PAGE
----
HONOLULU, Hawaii — Dozens bid Aloha to Hawaii’s first courthouse dog that helped hundreds of crime victims overcome their fears.
Prosecutors say popular pooch “Pono” played a crucial role in putting criminals that were close to walking free behind bars.
Friends and colleagues donned hats and other eye catching apparel to pay respects to Pono.
The Labrador retriever served in Honolulu’s courthouse dog program since 2011, that’s where she supported victims, many of them children, hesitant to talk about crimes either committed against them or that they had witnessed.
“We used to see a lot of cases where child victims could not talk about what happened to them and we knew something bad happened to them but because of the fact that they were traumatized, they would not talk as a result. Because they did not talk, we could not prosecute cases,” Deputy prosecuting attorney Keith Kaneshiro said.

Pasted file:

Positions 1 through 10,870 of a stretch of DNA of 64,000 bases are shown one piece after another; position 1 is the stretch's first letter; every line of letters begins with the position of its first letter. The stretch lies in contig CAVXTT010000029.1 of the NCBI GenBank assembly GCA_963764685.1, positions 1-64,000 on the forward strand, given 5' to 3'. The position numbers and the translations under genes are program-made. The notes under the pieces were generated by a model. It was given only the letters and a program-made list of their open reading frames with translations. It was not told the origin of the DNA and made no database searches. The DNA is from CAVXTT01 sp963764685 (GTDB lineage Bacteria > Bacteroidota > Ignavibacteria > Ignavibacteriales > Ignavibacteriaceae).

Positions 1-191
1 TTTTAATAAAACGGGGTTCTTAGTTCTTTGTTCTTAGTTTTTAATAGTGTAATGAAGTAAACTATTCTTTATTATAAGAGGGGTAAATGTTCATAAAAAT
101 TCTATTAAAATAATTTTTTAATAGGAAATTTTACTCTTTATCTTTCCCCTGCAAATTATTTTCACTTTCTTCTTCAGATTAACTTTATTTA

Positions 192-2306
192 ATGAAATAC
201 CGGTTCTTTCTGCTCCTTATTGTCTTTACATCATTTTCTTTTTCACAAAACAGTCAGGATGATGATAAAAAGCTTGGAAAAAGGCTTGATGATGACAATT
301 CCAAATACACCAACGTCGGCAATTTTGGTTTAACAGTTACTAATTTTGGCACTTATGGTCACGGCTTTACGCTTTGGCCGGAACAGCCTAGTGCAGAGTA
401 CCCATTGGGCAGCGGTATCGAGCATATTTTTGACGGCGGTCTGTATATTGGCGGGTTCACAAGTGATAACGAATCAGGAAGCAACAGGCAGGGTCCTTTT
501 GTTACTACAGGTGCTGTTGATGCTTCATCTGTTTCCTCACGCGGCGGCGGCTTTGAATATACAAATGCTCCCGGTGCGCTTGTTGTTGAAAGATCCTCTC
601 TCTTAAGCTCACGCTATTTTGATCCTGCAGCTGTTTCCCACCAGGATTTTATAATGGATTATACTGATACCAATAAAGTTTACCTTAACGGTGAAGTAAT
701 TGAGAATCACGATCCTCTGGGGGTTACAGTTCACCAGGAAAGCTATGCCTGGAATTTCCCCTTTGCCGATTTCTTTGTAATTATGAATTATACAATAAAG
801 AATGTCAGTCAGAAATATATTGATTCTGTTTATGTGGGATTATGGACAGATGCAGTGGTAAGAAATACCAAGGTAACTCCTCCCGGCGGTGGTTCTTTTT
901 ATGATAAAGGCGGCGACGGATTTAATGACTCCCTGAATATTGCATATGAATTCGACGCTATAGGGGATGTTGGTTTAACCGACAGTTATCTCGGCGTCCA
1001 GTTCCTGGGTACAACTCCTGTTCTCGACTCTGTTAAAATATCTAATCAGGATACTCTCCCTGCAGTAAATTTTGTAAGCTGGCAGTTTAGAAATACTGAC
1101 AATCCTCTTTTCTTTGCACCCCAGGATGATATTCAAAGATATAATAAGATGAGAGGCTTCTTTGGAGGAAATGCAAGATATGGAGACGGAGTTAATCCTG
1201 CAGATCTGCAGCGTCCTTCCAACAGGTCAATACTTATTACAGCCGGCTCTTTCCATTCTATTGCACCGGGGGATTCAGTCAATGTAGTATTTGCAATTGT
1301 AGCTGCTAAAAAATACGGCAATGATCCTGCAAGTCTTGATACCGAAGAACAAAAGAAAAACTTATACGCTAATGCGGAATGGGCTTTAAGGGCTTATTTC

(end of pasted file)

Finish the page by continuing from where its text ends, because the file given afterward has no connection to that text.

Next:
Kaneshiro says that all changed when Pono joined the department.
“Kids who previously were very nervous because they could sit there and have her head in their lap and just pet her they would just be like ok this is something that I can do,” Dennis Dunn, Victim Witness Kokua Services director said.
Dunn was also Pono’s handler, which meant she’d go home with him each night after work.
Kanoeanuhea Onaha was a victim of crime who worked with Pono.
“In the beginning, I never wanted to say anything. But because of Pono, her being in the room. I took from her love and I grew strength and I was able to conquer fear and to grow and become something I am now that I’m proud of that I am meant to be,” Onaha said.
After 11 years with the department, Pono lost her battle with cancer earlier this month. She was 10 years old but her legacy continues.
Her pooches, not quite puppies anymore are all trained in the service field too.
Hawaii’s second courthouse dog is set to arrive in August.
“I’m ready to do this with another dog for another eight or nine or 10 years. The program is too important to let it pass with Pono. she would want us to carry it on,” Dunn said.